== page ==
Impact of resident involvement in endoscopic bladder cancer surgery on pathological outcomes

OBJECTIVE - Transurethral resection of bladder tumor (TURBT) pathology specimens which lack muscle are associated with clinical upstaging and may necessitate repeat resections, potentially delaying curative treatment.

This study evaluated whether resident involvement in TURBT is associated with suboptimal perioperative outcomes.

MATERIALS AND METHODS - All TURBTs performed at a Canadian healthcare institution from November 2011 to June 2014 were reviewed. Multivariable logistic regression models assessed associations between intraoperative resident involvement and TURBT muscle presence. Among high-risk patients (high grade, ≥ T1 or carcinoma in situ) who underwent cystectomy, time from TURBT to cystectomy was compared between resident and attending urologists with the log-rank test.

RESULTS - In total, 463 TURBTs were identified. In multivariable analyses, residents were less likely to obtain muscle in specimens for all TURBTs [adjusted odds ratio (aOR) 0.59, p = 0.03] and the subset of 275 high-risk TURBTs (aOR 0.41, p = 0.006). Among patients who underwent cystectomy, time to cystectomy was delayed by a median of 23 days when residents were involved in the initial high-risk TURBT compared with attending urologists only (p = 0.024).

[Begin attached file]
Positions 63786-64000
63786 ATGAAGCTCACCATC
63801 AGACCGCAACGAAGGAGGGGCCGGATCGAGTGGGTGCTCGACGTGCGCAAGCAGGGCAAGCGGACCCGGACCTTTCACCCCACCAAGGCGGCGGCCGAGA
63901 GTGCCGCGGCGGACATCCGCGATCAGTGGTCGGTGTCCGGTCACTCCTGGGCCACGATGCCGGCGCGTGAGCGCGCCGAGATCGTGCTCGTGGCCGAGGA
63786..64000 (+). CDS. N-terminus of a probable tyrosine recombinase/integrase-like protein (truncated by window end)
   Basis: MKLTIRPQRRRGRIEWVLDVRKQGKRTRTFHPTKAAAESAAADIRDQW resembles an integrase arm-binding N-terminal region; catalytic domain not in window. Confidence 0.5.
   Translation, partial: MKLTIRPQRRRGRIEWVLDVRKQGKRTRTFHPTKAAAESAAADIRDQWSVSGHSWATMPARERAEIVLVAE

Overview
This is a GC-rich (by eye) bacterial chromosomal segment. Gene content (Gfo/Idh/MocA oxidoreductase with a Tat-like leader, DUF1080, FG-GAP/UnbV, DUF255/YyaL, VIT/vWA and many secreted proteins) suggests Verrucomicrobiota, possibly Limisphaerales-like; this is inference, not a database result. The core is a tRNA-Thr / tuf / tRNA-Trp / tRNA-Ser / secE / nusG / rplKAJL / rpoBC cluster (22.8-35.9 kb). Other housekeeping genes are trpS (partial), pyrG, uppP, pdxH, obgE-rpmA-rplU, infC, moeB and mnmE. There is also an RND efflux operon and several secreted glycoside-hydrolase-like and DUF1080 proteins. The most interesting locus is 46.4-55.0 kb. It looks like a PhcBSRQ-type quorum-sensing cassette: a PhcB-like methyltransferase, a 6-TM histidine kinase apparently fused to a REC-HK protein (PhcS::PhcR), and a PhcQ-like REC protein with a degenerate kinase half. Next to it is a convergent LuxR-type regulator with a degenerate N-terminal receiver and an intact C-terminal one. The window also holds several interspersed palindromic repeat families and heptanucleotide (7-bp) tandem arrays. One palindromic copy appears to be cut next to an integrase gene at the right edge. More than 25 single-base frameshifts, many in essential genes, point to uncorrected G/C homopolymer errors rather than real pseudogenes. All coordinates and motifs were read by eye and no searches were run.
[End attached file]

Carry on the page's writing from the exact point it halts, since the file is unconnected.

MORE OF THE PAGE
CONCLUSIONS - In this single academic center series, intraoperative resident involvement was associated with a decreased rate of muscle presence in TURBT specimens and a prolonged time to cystectomy.

Scandinavian journal of urology. 2016 Apr 04 [Epub ahead of print]

Derek Bos, Christopher B Allard, Shawn Dason, Vladimir Ruzhynsky, Anil Kapoor, Bobby Shayegan

a McMaster University , Hamilton , ON , Canada ;, a McMaster University , Hamilton , ON , Canada ;, a McMaster University , Hamilton , ON , Canada ;, a McMaster University , Hamilton , ON , Canada ;, a McMaster University , Hamilton , ON , Canada ;, a McMaster University , Hamilton , ON , Canada ;